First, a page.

• Suckling stimulates PRH release and encourages continued milk production

                   Neurohormones: secreted into the Blood by Neurons

Posterior Lobe of the Pituitary Gland (Neurohypophysis)
  • Contains axons of hypothalamic nerves
  • Neurons of the supraoptic nucleus manufacture antidiuretic hormone (ADH) AKA vasopressin
        • Decreases the amount of water lost at the kidneys
        • Elevates blood pressure
  • Neurons of the paraventricular nucleus manufacture oxytocin
        • Stimulates contractile cells in mammary glands
        • Stimulates smooth muscle cells in uterus

  • Oxytocin is a strong stimulant of uterine contraction
  • Regulated by a positive feedback mechanism to oxytocin in the blood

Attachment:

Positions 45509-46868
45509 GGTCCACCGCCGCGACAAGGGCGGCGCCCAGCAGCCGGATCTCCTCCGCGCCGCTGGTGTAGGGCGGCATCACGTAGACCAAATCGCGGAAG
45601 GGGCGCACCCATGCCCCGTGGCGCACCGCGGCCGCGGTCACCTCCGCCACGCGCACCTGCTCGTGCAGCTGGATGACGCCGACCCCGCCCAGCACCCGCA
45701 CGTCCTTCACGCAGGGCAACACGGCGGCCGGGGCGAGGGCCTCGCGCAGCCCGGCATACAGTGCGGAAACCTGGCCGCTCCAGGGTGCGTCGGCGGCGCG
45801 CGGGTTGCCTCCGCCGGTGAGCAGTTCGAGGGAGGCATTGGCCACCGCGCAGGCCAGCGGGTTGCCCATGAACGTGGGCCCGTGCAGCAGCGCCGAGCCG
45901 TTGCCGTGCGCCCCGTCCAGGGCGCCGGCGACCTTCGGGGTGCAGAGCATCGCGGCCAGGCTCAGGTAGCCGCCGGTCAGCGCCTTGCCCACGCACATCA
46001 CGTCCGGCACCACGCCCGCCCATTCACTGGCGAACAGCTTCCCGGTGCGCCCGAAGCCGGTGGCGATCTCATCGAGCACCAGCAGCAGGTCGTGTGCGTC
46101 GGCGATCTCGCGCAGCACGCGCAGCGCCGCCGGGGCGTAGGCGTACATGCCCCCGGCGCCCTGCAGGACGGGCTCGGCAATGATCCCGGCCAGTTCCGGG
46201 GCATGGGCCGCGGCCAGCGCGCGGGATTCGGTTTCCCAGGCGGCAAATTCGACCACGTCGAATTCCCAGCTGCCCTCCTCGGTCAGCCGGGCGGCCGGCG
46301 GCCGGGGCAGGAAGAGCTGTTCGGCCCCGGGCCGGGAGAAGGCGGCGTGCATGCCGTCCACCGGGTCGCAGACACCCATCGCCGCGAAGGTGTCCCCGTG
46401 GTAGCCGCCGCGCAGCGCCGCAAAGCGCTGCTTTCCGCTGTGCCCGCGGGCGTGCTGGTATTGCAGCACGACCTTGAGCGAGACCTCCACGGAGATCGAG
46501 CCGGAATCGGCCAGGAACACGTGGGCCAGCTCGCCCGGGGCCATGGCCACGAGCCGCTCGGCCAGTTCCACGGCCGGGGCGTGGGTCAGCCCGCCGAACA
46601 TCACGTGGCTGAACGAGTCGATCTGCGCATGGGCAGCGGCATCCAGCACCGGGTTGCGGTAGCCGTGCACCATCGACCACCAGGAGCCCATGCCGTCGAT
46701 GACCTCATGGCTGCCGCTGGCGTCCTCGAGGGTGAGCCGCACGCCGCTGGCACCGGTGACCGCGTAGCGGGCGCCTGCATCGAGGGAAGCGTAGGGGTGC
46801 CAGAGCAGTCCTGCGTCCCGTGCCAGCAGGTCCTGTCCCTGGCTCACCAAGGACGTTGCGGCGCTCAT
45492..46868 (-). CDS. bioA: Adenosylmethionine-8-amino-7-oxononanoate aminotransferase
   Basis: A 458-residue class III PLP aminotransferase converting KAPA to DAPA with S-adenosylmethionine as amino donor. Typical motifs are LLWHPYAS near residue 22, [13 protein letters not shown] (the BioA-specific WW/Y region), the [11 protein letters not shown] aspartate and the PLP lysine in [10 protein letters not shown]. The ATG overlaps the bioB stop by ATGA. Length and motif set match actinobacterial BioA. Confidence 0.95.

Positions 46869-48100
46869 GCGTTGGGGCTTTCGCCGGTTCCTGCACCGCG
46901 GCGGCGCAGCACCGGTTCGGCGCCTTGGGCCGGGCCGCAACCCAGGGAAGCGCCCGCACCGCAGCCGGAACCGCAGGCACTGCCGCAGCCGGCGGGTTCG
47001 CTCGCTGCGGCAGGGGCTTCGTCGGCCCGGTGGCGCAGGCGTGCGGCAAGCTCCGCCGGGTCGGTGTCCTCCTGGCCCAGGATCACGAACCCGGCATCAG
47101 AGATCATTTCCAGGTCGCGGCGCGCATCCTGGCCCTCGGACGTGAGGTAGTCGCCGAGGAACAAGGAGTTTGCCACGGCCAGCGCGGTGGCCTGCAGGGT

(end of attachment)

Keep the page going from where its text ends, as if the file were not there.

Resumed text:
• This leads to increased intensity of uterine contractions, ending in birth
  • Oxytocin triggers milk ejection (“letdown” reflex) in women producing milk
  • Synthetic and natural oxytocic drugs are used to induce or hasten labor
  • Plays a role in sexual arousal and satisfaction in males and non-lactating females

Antidiuretic Hormone (ADH)
  • ADH helps to avoid dehydration or water overload - prevents urine formation
  • Osmoreceptors monitor the solute concentration of the blood
  • With high solutes, ADH is synthesized and released, thus preserving water
  • With low solutes, ADH is not released, thus causing water loss from the body
  • Alcohol inhibits ADH release and causes copious urine output

Thyroid Gland
  • The largest endocrine gland composed of colloid filled follicles
  • Colloid = thyroglobulin + iodine fills the lumen of the follicles and is the precursor of thyroid
  • Thyroid hormones end up attached to thyroid binding globulins (TBG) produced by the liver ,
     some are attached albumin